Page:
Arguably the 2nd biggest risk (after Lyme disease) is the difficulty a thru-hiker will experience adjusting back to their pre-hike world. I cover post-AT depression at length in Appalachian Trials, but the CliffsNotes version goes like this:
Thru-hiking strips life down to its most basic form- and although hikers sustain off fried food, ice cream, and highly-processed grain + chemicals for a half year, hands down, it’s still a much healthier lifestyle. Adventuring is an addiction, depression is merely a withdrawal symptom.
How you can protect yourself: The simple answer is to keep adventuring. For most, however, their after-AT finances leave them incapable of hitting up Cafe Rio, let alone a cafe in Rio. Others have obligations that require their reentry into the rat race. If this is the case, remember your trail lessons. Exercise feels great and is important to your health. Same goes for being in nature. Adventuring is more satisfying than a new pair of jeans, prioritize your savings accordingly. Goals give a sense of purpose- set some, make them massive, and assign deadlines.
In summation: the biggest risk in life is not taking any. If the Appalachian Trail, backpacking, or any other adventure is in your heart, don’t let the threats (actual or perceived) prevent you from fulfilling your dreams.
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I wonder how many hikers who read this article will wear pants and long sleeve shirts? I always wear pants and long sleeve shirts for better protection.
I wore shorts and a tank top the whole time I hiked as soon as it got warm. Two ticks got me. One I pulled out as it was nuzzling down into my flesh, and the second I pulled off less than 12 hours later. I sprayed all my clothes and gear with permethrin, and for the most part that, and a careful whole body check every night kept me Lyme free. I overheat so easily that I think wearing long pants and a long sleeve shirt during my hike would have made me seriously think about quitting, so it’s a risk I’m glad I took. Now the post-trail depression, that one got me good! But like Zach said, after spending some time outdoors and making new adventure plans I’m doing alright again.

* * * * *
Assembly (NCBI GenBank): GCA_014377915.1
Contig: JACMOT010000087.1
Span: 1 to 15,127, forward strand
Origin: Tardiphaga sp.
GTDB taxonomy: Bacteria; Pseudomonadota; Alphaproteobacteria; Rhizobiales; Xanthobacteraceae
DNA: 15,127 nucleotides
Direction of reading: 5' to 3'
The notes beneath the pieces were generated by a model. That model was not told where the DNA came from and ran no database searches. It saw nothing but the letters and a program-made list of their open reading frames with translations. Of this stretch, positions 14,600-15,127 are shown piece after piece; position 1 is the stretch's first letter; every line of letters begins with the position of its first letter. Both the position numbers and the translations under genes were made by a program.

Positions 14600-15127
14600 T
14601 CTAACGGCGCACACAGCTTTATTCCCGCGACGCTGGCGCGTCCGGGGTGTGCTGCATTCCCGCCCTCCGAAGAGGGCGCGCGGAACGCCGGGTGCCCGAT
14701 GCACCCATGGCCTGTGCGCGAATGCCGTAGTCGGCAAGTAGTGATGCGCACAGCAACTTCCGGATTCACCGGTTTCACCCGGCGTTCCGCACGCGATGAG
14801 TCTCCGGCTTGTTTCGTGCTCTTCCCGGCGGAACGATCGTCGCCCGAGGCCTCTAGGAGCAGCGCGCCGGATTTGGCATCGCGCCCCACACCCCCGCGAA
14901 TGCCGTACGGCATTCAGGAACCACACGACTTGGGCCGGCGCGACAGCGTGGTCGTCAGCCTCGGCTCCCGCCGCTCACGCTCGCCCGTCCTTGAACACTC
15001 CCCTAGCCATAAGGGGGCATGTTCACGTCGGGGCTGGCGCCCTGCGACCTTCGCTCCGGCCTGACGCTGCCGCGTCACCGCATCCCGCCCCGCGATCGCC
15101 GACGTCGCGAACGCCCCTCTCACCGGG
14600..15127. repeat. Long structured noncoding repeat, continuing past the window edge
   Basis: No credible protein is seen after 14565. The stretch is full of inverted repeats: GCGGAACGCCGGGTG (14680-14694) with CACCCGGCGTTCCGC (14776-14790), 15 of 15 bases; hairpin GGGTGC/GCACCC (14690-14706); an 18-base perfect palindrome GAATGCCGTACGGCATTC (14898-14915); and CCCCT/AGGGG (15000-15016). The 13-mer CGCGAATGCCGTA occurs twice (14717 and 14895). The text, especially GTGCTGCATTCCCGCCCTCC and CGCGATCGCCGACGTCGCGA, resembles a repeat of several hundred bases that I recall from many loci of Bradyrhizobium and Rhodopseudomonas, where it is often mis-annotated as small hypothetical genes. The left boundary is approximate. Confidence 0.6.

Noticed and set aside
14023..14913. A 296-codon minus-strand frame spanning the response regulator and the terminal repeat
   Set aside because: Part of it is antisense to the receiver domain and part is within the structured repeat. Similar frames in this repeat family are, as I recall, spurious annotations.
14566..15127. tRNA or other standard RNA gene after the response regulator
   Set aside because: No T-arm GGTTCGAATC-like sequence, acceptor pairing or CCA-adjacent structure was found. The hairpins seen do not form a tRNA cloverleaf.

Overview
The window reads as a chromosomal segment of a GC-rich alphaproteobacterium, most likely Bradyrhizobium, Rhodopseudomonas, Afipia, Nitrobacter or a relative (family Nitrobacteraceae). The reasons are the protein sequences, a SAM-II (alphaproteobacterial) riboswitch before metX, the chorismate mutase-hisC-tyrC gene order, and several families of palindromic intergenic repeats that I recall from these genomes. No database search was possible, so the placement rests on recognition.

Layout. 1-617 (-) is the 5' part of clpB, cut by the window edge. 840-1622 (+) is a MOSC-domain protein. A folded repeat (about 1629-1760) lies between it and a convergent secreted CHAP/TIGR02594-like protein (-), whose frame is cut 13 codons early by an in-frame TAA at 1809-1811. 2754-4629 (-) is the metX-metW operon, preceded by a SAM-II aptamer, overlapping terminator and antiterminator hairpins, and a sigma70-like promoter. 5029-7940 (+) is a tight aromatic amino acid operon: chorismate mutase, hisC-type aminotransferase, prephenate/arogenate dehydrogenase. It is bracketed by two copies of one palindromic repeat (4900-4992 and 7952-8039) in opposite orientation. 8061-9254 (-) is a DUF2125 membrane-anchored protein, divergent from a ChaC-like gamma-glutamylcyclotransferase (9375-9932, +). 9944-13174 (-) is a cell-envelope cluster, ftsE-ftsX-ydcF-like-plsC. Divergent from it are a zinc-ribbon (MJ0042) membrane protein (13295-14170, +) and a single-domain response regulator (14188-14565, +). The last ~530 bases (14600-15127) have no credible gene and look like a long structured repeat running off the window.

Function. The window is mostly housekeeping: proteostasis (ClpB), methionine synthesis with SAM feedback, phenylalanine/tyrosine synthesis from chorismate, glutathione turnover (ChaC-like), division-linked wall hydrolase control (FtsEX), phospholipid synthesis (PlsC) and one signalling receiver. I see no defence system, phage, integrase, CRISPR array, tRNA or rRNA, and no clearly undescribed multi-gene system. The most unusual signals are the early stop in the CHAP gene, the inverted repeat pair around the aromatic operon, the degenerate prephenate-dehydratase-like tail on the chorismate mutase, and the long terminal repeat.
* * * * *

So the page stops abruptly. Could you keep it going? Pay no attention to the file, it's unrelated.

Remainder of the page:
For those going through post-hike depression: don’t hesitate to seek professional help if it gets too bad. Readjustment is all about attitude, but sometimes it takes a pro to help us re-acclimate to the “real world.”
A long time ago, when we went out to the field for weeks, we would wear dog collars around the top of our boots to keep pest off us. Does anyone do that anymore?
I have ptsd and severe panic disorder. But I love walking. I want to thru hike and at times I am excited about it. I am in great shape physically and half family support for drops. I am worried that I will be in the middle of nowhere and then have an attack. It is difficult to breathe and I would freak out. All my life I have been to scared to venture out. I want to live.
I plan to go. Feb 2017 NOBO from Springer. Find yourself a mate to trust and go for it. Live your life brother.
I’m not a medical professional, so take this with a grain of salt. If you have PTSD and an anxiety disorder, talk to a professional therapist about your dream/plan. They can probably help you to prepare internally, just like gear reviews and articles like this help externally. Consider hiking on short distances and doing overnights until you’re comfortable and confident. Also, hike with someone who knows about your condition and work out coping strategies with them. Hope it helps.
Please, I couldn’t get past inbred deranged hillbilly. Plus the fact that up you used a picture of an obviously mentally challenged child on your blog. I have traveled all over the world and I am from Tennessee and I can ASSURE you the kind of people you are alluding to can be found all over the world so if you are that worried just stay home.
Clearly you couldn’t, because if you had, you would’ve realized you missed the point of the article. Thanks for stopping by.